- Interested in majoring in physics? Contact Dr. Brooke Hester (email@example.com), our Undergraduate Program Director
- Interested in teaching high school? Contact Dr. Tonya Coffey (firstname.lastname@example.org), our Secondary Education Program Director
- Interested in pre-engineering? Contact Ms. Carla Ramsdell (email@example.com )
- Interested in concentrating in Astronomy? Contact Dr. Daniel Caton (firstname.lastname@example.org)
- Interested in the university or departmental honors program? Contact Dr. Jim Sherman (email@example.com)
- Are you a graduate student or interested in our M.S. Engineering Physics program or Accelerated M.S. Program? Contact Dr. Michael Briley (firstname.lastname@example.org) or Dr. Chris Thaxton (email@example.com)
Programs of Study:
These outline the details of the requirements for your degree in Physics and Astronomy.
Undergraduate Bulletin (Students - make sure to select your correct catalog year. Students can change their catalog year ONLY ONCE in their App career.)
Bachelor of Science
- Physics - Applied Physics Concentration, B.S. (Recommended Default)
- Physics - Astronomy Concentration, B.S.
- Physics - Automation & Instrumentation Concentration, B.S.
- Physics - Interdisciplinary Science Concentration, B.S.
- Physics - Physics Concentration, B.S.
- Physics - Secondary Education Concentration, B.S. (Email Director, Dr. Tonya Coffey)
Bachelor of Arts
- Physics, B.A. (Note: Requires Foreign Language and Minor)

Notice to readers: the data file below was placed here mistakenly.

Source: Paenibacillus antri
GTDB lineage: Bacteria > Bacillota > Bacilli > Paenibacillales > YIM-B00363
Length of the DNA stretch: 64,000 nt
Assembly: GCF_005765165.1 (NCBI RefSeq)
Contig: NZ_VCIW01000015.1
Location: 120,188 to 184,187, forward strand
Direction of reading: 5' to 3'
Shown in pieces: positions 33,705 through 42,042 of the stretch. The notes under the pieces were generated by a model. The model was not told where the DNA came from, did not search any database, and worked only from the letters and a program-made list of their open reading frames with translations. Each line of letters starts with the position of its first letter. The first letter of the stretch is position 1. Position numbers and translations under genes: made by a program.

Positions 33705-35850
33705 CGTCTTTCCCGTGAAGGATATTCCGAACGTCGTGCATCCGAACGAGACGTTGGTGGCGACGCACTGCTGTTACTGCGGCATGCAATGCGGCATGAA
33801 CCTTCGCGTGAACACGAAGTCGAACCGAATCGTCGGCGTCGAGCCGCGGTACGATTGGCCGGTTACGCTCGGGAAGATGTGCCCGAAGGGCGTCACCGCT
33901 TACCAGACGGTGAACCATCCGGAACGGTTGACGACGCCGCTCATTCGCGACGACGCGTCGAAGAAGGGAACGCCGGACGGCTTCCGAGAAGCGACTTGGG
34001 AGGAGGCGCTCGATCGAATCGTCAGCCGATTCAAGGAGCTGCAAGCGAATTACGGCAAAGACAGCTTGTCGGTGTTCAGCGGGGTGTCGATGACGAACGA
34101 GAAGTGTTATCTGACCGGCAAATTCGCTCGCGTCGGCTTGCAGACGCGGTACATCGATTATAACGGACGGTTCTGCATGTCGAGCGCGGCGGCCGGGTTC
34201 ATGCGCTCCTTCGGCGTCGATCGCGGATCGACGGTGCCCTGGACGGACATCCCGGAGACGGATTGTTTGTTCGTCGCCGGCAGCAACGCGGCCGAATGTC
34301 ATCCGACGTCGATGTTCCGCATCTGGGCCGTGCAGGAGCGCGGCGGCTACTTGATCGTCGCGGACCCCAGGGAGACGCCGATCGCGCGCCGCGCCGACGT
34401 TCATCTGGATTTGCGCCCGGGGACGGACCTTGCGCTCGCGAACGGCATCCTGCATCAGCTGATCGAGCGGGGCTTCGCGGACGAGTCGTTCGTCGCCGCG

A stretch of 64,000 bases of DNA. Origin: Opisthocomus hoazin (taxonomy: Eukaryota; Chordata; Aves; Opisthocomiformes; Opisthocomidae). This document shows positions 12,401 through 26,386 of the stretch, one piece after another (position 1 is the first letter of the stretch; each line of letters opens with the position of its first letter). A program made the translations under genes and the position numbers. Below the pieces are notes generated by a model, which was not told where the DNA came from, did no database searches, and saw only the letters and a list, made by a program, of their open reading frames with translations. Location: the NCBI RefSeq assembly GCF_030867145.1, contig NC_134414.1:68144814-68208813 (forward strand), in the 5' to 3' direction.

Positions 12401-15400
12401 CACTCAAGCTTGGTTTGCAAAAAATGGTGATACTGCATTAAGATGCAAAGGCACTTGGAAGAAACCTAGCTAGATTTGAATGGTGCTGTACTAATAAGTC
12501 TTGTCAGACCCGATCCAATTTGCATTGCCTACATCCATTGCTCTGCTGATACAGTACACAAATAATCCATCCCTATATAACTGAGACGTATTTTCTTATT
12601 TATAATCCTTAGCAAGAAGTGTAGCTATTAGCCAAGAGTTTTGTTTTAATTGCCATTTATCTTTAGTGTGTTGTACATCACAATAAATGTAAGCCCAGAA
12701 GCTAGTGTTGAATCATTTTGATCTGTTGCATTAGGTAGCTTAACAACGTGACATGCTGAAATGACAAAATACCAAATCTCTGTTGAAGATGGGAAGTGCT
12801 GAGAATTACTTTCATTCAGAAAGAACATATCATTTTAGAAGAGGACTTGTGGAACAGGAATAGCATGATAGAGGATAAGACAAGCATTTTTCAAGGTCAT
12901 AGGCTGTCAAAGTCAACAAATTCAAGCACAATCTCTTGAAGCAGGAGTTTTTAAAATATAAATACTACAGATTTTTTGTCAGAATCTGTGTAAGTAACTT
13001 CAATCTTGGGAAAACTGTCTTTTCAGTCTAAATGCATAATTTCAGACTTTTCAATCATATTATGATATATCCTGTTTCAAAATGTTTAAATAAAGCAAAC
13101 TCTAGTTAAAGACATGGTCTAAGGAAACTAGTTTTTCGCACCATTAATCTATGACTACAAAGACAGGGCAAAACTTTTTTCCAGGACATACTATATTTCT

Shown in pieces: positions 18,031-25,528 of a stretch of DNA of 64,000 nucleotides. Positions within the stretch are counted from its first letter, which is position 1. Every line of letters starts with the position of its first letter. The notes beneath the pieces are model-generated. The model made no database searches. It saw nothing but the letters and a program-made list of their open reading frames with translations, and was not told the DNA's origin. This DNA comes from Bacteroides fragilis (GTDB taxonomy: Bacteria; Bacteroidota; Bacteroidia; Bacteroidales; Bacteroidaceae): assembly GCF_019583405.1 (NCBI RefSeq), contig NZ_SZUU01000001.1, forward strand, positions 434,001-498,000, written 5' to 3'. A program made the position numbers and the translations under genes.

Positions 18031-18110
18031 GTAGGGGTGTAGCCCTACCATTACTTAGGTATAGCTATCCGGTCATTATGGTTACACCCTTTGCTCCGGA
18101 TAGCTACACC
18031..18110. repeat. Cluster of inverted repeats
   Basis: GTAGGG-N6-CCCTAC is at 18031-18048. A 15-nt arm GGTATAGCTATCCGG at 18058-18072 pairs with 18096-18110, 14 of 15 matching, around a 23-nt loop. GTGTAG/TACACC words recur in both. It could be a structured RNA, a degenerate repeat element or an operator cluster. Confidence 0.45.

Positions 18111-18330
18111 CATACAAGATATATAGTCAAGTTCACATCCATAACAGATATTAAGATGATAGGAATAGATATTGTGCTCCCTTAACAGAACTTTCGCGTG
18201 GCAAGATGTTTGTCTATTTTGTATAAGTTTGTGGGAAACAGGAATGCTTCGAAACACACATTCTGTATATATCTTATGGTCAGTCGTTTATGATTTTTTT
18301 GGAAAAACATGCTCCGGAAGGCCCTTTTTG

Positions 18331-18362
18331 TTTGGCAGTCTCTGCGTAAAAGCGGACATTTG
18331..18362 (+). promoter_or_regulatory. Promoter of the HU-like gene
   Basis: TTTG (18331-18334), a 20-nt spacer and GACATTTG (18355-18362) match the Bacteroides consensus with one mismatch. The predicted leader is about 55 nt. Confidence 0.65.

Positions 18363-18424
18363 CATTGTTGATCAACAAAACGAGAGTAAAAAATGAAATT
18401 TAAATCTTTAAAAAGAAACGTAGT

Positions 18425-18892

Other Minors and Certificates of Interest
- Mathematics Minor
- Statistics Minor
- Atmospheric Science Minor (Email Director, Dr. Chris Thaxton)
- Data Science Certificate
- Computer Science Minor
- Geographic Information Systems Certificate
General Education Guidance
- General Education Program
- College of Arts and Sciences Advising and Support Services Hub (CASSH) This is the office of advisors and administrators within the College of Arts and Sciences. These are the folks that we work with to update Degreeworks, to ask College-level advising questions, and the folks we work with to iron out senior contracts.
- University College Academic Advising Center . University College houses the ‘General College’ advisors and advising. For most departments, students interact only with the University College advisors until their majors are declared.
- Troubleshooting Registration Error Messages - Registrar’s Office
- Physics and Astronomy Department Academics
Financial Aid Requirements
- Students on financial aid must be enrolled in a minimum of 12 credit hours each semester that are required for their degree to qualify for full financial aid that semester, although some financial aid might be granted for part-time students. Talk to your financial aid advisor for details.
- This means that even the student's last semester must have 12 credit hours of required coursework for full financial aid. Again, talk to your financial aid advisor for details.
Other Important Guidance
- Students are encouraged to take PHY 2700 when taking PHY 2020 - SPRING ONLY.